The statewide teachers union slammed Gov. Pete Ricketts on Wednesday for calling the state's public schools "government schools" — a term used by President Donald Trump during his State of the Union speech to criticize what he called "failing government schools."
“This is Nebraska, not Russia. They are called public schools for a reason,” Jenni Benson, president of the 28,000-member Nebraska State Education Association, said in a news release.
Benson said she knows language matters, and she said it is wrong and purposefully misleading to call public schools “government schools.”
Ricketts used the language Tuesday when he issued a statement that endorsed the general framework of a property tax relief and school aid reform bill (LB974) being fashioned in the Legislature while arguing specifically for a provision that would limit growth in funding for public schools to the rate of inflation.
The governor's spokesman, Taylor Gage, said the reference is accurate.
“All types of schools serve a public purpose by educating children to be active and informed citizens. Schools that receive their funding from taxes collected by state and local government entities are by definition units of government. Hence, the reference to them as ‘government schools’ is accurate. Government is important, and the governor believes government serves an important purpose,” he said in response to the criticism.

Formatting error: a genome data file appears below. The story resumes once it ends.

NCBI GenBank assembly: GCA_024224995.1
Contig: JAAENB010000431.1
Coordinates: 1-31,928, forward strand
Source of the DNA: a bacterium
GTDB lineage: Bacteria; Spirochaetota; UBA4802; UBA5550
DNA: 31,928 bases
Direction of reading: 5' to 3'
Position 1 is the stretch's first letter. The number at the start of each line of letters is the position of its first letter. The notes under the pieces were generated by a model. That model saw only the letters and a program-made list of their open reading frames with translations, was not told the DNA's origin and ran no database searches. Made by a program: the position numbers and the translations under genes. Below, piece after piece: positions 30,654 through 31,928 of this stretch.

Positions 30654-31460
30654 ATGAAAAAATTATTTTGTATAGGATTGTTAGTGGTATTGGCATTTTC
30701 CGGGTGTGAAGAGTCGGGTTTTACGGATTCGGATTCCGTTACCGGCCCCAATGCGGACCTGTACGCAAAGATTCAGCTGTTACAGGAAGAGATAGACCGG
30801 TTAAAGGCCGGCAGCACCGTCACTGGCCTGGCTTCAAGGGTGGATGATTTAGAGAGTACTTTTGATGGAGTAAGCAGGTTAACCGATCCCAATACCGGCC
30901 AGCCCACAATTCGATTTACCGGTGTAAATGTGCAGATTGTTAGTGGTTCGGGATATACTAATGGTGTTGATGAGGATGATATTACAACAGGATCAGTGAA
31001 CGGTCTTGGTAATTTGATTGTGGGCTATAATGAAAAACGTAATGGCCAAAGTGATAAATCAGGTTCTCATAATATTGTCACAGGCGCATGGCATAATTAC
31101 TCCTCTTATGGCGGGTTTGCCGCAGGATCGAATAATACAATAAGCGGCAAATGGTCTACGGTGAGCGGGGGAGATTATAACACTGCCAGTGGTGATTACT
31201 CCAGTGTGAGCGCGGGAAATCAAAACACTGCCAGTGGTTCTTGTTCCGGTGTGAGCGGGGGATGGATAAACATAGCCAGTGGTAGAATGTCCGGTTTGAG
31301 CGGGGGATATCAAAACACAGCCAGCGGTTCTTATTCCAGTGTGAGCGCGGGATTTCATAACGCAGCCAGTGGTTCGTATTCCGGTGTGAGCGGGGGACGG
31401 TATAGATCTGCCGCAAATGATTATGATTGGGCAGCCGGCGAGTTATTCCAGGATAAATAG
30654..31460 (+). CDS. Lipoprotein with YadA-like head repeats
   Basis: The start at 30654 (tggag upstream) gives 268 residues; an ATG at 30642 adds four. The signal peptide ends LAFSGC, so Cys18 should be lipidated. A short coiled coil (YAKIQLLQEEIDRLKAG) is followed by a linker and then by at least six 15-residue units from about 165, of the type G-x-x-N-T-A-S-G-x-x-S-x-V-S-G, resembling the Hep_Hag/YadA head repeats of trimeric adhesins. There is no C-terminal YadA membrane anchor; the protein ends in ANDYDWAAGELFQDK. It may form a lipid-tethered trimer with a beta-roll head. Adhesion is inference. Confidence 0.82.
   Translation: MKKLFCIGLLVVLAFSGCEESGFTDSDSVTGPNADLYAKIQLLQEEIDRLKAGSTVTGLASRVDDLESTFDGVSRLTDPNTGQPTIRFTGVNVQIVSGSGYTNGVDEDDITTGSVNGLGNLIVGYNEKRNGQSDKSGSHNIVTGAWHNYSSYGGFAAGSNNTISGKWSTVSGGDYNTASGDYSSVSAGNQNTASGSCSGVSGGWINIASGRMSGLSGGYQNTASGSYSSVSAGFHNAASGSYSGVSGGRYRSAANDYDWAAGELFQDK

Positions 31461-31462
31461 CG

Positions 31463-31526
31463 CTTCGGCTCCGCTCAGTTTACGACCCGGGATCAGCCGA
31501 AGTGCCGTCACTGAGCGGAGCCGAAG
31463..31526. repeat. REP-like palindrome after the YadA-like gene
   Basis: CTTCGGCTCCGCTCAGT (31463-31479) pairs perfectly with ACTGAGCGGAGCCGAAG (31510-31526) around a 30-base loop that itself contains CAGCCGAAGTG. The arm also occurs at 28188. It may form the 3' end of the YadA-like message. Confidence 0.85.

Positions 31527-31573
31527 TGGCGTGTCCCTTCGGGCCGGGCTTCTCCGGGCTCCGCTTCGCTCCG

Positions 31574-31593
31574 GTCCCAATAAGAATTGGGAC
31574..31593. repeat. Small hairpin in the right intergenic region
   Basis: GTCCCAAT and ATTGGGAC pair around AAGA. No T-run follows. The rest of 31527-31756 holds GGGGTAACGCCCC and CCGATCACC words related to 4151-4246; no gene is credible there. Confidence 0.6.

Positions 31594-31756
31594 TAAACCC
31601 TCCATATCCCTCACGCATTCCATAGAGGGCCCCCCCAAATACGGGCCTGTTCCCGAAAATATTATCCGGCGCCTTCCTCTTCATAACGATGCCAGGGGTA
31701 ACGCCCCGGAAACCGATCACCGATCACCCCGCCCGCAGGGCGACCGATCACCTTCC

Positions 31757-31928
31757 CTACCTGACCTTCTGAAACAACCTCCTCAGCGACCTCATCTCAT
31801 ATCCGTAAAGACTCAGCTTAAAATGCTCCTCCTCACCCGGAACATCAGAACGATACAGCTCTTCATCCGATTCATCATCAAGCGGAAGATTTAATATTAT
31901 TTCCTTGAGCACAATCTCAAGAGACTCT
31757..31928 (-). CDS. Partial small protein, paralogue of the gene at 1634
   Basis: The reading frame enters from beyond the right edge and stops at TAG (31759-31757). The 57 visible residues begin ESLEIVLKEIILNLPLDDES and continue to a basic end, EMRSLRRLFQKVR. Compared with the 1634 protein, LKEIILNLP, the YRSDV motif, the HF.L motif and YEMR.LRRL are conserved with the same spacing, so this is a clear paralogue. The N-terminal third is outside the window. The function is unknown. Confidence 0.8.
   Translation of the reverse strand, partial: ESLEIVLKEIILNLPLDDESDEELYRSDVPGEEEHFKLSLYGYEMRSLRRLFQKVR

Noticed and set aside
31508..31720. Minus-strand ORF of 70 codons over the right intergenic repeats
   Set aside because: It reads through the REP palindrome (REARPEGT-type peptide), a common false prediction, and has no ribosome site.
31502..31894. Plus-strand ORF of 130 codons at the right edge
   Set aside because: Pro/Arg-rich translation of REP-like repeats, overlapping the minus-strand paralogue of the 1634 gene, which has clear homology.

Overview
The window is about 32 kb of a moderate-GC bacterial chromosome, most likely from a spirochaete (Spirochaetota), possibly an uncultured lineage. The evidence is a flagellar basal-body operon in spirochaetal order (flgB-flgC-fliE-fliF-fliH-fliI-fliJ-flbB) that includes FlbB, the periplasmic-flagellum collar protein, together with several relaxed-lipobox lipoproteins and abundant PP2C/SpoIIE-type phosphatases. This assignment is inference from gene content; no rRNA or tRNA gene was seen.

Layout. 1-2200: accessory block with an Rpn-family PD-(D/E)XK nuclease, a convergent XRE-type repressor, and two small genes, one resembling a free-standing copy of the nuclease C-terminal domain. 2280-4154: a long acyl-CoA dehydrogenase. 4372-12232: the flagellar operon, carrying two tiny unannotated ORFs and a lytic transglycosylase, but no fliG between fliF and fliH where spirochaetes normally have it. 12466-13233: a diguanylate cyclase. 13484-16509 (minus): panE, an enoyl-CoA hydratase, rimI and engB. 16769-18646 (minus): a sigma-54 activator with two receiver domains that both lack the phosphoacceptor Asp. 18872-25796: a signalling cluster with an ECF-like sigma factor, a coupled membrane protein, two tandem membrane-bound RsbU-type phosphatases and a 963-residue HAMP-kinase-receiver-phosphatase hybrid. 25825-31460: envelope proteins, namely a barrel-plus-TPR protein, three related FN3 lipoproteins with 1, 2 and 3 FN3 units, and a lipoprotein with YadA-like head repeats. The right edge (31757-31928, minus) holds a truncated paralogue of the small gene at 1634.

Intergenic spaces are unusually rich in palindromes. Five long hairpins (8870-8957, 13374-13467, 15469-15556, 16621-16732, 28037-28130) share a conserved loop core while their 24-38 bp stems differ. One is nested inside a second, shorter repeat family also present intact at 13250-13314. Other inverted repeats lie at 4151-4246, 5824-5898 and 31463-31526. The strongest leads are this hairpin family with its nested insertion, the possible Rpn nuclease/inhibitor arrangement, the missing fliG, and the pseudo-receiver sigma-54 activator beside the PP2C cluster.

He also said Ricketts has fully funded state aid to schools, providing more than $2 billion in state support for schools in his most-recent budget.
The teachers group wasn't the only group of public school supporters to take Ricketts to task.
“Don’t try to take the ‘public’ out of our Nebraska public schools,” said Ann Hunter-Pirtle, executive director of Stand For Schools. “It is disappointing to have a governor who does not support our public schools, who wants to give public tax dollars to private schools instead of funding our public schools."
Ricketts supports public school alternatives and has backed legislation that would offer tax credits to groups that provide scholarships for private schools.
“Our children deserve a governor who believes in all children and families, who supports all schools, public or private,” Benson said.
Under current law, school district spending growth is limited to 2.5% each year, a figure Ricketts said was too high and exceeded the annual inflation rate of 1% to 2% annually over the last decade.
“The governor is trying to blame everyone but himself for the state’s continuing heavy reliance on property taxes to fund essential local services, including our public schools,” said Michael Dulaney, executive director of the Nebraska Council of School Administrators.
“Locally elected school boards are good, vigilant watchdogs for taxpayers. They do their very best to provide our communities with good schools and our children with a quality education. And they are accomplishing this with exceedingly tight spending lids and property tax caps. Imposing more restrictions on our school boards is just the governor passing the buck,” he said in the release.
Gage called the NSEA’s attack "very revealing."
"President Trump and Gov. Ricketts support more choice in education for working families, while the NSEA wants to stop it,” he said.
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